Patient satisfaction scores in adults with psoriasis

Document Type

Journal Article

Publication Date



Archives of Dermatological Research




Epidemiology; Healthcare quality; Patient satisfaction; Psoriasis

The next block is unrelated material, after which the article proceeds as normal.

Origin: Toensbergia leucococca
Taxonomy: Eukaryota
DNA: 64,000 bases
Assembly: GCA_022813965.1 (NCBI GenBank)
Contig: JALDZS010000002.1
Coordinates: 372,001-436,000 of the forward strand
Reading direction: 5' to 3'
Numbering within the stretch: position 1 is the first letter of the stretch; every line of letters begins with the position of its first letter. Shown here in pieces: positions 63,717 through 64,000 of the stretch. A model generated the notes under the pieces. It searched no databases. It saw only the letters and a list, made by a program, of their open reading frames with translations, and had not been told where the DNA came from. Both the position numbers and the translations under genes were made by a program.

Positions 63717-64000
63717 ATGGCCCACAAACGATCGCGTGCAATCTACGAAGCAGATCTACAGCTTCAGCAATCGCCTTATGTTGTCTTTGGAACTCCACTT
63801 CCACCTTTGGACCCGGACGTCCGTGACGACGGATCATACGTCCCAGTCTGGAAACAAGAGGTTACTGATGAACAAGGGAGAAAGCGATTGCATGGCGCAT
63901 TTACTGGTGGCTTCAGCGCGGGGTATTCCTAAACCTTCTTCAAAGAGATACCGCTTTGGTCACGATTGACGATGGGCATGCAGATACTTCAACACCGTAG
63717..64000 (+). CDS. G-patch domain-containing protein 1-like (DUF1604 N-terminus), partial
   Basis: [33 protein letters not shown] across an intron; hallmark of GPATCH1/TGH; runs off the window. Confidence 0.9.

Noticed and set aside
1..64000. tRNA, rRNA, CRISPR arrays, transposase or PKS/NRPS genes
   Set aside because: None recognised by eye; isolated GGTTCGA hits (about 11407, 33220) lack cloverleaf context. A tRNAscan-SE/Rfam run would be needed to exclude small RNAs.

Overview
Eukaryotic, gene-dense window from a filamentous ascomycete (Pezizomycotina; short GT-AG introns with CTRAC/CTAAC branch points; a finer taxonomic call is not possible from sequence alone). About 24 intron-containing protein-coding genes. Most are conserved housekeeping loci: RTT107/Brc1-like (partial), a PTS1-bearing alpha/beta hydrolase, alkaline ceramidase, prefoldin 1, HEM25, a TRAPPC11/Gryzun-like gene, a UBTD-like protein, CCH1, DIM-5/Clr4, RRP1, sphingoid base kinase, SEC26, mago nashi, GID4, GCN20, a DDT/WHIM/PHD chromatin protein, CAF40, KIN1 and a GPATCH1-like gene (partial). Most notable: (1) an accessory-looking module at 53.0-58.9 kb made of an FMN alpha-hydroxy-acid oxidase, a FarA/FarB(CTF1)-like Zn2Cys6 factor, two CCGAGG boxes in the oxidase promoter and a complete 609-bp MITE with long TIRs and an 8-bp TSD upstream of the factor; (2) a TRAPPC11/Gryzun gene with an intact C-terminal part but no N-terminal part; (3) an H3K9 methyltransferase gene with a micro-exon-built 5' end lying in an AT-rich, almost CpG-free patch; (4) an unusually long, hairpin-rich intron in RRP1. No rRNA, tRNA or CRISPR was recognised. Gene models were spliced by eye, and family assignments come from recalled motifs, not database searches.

Patient satisfaction is associated with improved patient retention and clinical outcomes. Previous studies investigated the impact of disease severity and mental health conditions on patient satisfaction among psoriasis patients. However, associations with healthcare utilization were not studied. Moreover, socio-demographic differences in patient satisfaction among adults with psoriasis are not well-delineated. The objectives of this study were to determine the impact of psoriasis disease on patient satisfaction among US adults and examine associations of satisfaction with healthcare utilization and socio-demographic characteristics. We analyzed the 2000–2016 Medical Expenditure Panel Surveys, representative surveys of US population health status and perceptions. Patient satisfaction was evaluated by the Consumer Assessment of Healthcare Providers and Systems (CAHPS) survey. Adults with psoriasis were compared to a control group of all adults without current diagnosis of psoriasis. Multivariable linear and logistic regression models were constructed to examine associations of satisfaction among those with psoriasis. Overall, data were analyzed from 1419 adults with psoriasis who completed the entire CAHPS survey. Adults with psoriasis had similar patient satisfaction compared to healthy controls (LS-means: 86.0 vs 85.6, adjusted β [CI 95]: 0.38 [− 0.45, 1.22]). Based on sensitivity analysis, adults with vs without psoriasis had similar rates of high satisfaction in each CAHPS domain: time spent, clear explanations, listening, and respect demonstrated. Among those with psoriasis, high satisfaction was associated with ≥ 1 office visit (adjusted OR [CI 95]: 2.50 [1.63, 3.84]), and consultation with a specialist was associated with increased satisfaction (adjusted β [CI 95]: 1.36 [0.95, 1.77]). Overall satisfaction score among psoriasis adults was associated with increased age and black race, and inversely associated with lower income, public or no insurance, other race or multiracial, and multimorbidity. In conclusion, psoriasis diagnosis was not associated with difference in satisfaction. However, lower-income adults with public or no insurance and multimorbidity had lower satisfaction. Moreover, specialist consultation was associated with higher satisfaction. Multidisciplinary and increased healthcare access are needed to optimize patient satisfaction.